Turkey's governing AK Party is standing trial for anti-secular activities, accused of trying to turn the country into an Islamic state by stealth.
The BBC's Pam O'Toole explores the background to a case which threatens to bring down the government.
Who is behind the move against the AKP?
The case to close the AKP (Justice and Development Party) has been brought by Abdurrahman Yalcinkaya, chief prosecutor of Turkey's Court of Appeal.
Like many members of Turkey's judiciary, he is regarded as a staunch Kemalist, determined to defend the secular principles enshrined in modern Turkey's constitution by its founding father, Mustafa Kemal Ataturk, in the 1920s.
Mr Yalcinkaya argues that the ruling party represents a threat to those principles and that it is trying to turn Turkey into an Islamic state by stealth.
He has the backing of large parts of the Turkish establishment, including the main secular opposition party - the CHP - which was originally founded by Ataturk and also the powerful army, which sees itself as the guardian of Ataturk's legacy.
What does the AKP say?
The AKP alleges that the current case is politically motivated and undemocratic, launched by an out-of-touch secular elite trying to prevent its power slipping away in a changing society.
The party's supporters allege the military is trying to use the court to close the party in what they term "a judicial coup".
Since it was formed seven years ago by moderates and modernists from a previously banned pro-Islamist party, the AKP has won convincing victories in two successive general elections.
In parliamentary polls last year it won 47% of the vote from a broad section of Turkish society.
It insists that it has renounced political Islam and points to the outward looking, pro-Western policies it has adopted during five years in power, including democratisation reforms aimed at easing Turkey's path to EU membership.
Is it common to ban a political party in Turkey?
Yes, it is relatively common. But this is the first time that a closure case has been brought against a ruling party with a huge parliamentary majority.
More than 20 political parties have been banned since 1960. Most of them were either pro-Islamist or pro-Kurdish in outlook and were closed after being accused of posing a threat to the united, secular, Turkish state envisaged in the constitution.
In the late 1990s one pro-Islamist party, the Welfare Party, briefly held power as part of a coalition government.
But it was later banned and its Prime Minister, Necmettin Erbakan, was eased from office, following pressure from the military, in a so-called "soft coup".
A number of pro-Kurdish parties have also been banned after being accused of having links with Turkey's armed Kurdish militant group, the PKK, which is regarded by Ankara, the US and the EU as a terrorist organisation.
The current main pro-Kurdish party, the Democratic Society Party, or DTP, which has 21 MPs in parliament, is also currently threatened with closure by the Constitutional Court.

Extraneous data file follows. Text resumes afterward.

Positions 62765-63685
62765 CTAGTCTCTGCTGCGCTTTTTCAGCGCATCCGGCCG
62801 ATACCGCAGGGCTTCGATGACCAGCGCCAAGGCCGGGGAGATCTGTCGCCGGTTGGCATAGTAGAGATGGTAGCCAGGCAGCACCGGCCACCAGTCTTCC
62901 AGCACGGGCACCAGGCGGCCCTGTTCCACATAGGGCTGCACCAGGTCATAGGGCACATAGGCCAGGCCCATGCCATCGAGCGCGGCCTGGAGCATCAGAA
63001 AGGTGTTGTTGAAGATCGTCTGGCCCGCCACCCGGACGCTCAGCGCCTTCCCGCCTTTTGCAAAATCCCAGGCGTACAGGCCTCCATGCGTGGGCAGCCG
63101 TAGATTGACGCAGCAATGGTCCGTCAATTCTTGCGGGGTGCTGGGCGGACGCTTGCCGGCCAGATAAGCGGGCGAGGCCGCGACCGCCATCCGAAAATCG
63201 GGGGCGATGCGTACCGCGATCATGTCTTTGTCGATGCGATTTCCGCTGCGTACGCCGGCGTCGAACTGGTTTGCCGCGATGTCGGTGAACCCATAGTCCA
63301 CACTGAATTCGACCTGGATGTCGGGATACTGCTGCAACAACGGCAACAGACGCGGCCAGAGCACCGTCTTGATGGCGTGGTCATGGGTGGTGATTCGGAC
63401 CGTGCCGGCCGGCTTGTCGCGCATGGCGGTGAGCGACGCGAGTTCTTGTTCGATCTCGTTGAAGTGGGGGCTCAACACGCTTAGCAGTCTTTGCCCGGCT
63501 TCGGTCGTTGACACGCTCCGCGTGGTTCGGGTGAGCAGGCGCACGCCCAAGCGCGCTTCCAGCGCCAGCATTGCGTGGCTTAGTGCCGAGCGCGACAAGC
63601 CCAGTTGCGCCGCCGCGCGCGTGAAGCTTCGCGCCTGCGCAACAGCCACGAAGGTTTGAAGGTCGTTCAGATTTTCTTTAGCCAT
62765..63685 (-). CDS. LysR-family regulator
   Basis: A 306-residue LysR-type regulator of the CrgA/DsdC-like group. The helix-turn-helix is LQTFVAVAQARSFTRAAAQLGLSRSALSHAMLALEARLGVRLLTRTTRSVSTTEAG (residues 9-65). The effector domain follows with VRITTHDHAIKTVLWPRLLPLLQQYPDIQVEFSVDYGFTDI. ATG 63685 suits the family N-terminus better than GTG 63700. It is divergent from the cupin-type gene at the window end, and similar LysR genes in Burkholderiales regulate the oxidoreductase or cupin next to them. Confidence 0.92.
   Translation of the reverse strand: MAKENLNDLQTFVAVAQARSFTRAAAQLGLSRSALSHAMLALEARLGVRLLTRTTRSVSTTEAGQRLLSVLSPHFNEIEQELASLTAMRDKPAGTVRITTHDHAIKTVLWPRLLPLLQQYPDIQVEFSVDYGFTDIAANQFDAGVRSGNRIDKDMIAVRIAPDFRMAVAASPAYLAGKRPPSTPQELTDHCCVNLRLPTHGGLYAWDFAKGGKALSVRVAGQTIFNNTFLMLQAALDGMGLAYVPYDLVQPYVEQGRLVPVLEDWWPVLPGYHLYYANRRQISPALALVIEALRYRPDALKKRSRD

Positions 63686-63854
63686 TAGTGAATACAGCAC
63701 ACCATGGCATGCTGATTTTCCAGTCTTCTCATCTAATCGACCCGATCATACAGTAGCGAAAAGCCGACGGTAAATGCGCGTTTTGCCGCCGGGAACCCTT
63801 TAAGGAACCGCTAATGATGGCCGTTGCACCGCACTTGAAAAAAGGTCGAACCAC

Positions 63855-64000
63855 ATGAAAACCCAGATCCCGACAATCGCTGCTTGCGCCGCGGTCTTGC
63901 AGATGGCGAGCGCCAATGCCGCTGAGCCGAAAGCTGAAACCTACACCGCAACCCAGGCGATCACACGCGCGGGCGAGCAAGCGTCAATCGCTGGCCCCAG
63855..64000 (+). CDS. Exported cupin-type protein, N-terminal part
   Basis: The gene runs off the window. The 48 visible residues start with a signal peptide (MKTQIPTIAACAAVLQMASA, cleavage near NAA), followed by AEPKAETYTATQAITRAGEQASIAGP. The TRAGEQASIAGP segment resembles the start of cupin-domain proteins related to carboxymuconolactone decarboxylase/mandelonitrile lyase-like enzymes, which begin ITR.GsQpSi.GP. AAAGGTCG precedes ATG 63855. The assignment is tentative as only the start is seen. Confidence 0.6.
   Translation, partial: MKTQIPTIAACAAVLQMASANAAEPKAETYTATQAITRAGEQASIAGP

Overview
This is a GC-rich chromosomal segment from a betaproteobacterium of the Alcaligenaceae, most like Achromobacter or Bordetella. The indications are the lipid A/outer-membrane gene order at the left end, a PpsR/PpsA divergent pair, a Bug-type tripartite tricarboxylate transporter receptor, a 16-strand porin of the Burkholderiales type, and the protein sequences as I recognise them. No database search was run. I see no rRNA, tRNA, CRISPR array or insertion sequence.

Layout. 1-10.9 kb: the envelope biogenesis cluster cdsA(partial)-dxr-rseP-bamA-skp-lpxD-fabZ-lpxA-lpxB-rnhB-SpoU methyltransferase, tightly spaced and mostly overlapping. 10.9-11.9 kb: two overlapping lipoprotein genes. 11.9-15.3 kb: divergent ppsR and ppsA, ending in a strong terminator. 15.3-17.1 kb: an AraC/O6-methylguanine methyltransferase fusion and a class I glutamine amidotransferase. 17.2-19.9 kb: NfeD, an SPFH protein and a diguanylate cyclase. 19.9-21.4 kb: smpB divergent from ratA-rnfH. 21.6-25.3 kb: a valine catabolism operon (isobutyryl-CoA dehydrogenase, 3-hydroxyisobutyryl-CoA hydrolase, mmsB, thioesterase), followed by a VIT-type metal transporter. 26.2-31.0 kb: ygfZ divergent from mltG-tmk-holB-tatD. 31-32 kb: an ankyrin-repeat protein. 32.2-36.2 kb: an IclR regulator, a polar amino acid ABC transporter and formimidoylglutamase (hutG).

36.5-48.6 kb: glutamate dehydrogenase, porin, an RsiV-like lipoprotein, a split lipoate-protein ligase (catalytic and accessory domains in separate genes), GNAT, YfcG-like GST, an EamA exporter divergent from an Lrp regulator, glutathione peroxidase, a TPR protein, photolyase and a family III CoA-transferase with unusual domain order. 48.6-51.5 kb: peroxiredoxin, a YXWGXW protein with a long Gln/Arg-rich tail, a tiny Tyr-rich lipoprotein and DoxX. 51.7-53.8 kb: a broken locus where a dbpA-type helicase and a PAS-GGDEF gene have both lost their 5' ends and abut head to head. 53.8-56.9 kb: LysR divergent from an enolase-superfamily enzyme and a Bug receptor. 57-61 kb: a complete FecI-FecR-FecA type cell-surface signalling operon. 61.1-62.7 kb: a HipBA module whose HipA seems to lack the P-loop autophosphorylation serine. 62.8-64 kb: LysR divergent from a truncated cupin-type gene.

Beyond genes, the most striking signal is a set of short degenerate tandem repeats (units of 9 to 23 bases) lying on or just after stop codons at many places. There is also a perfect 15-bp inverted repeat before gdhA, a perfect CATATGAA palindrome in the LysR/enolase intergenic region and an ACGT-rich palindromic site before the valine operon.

What can the AKP do, faced with this banning threat?
The party has mounted a determined defence of its position both inside the Constitutional Court and with the Turkish public.
It has also been talking about introducing constitutional reforms to make it more difficult to ban parties in the future.
If the AKP is eventually closed, one option would be for it to do what many other outlawed parties have done in the past - re-form under another name and carry on business as usual.
The party's MPs could possibly continue to serve in parliament as independents until a new party was created.
However, the Constitutional Court is also being asked to ban more than 70 of the party's senior leaders from politics for up to five years.
They include the prime minister, five ministers and more than 30 other MPs.
If that were to happen, elections might have to be held to replace those disqualified from parliament.
There has been also been speculation that if the AKP is closed and a number of its leaders disqualified from politics, what remains of the party might decide to call snap general elections anyway in order to get a new mandate from Turkish voters.
But there are a number of other scenarios which are also possible, depending on what the court decides to do. Exactly how the AKP's leadership will respond will only become clear after the court has made its ruling.
What other effects might a ban have?
There are fears that it could cause political and economic instability. The closure case has already caused uncertainty in the Turkish stock market and nervousness among foreign investors.
There has been speculation that a ban could also harm Ankara's bid to join the European Union.
The EU has criticised the closure case, saying such political issues should be debated in parliament and decided through the ballot box, not in the courts.
Meanwhile, opinion polls suggest that many ordinary Turks are opposed to the AKP being banned - and that could have internal political repercussions.
When Turkey's secular establishment tried to block the AKP candidate from being elected president last year, voters responded by increasing their support for the party in general elections held last summer.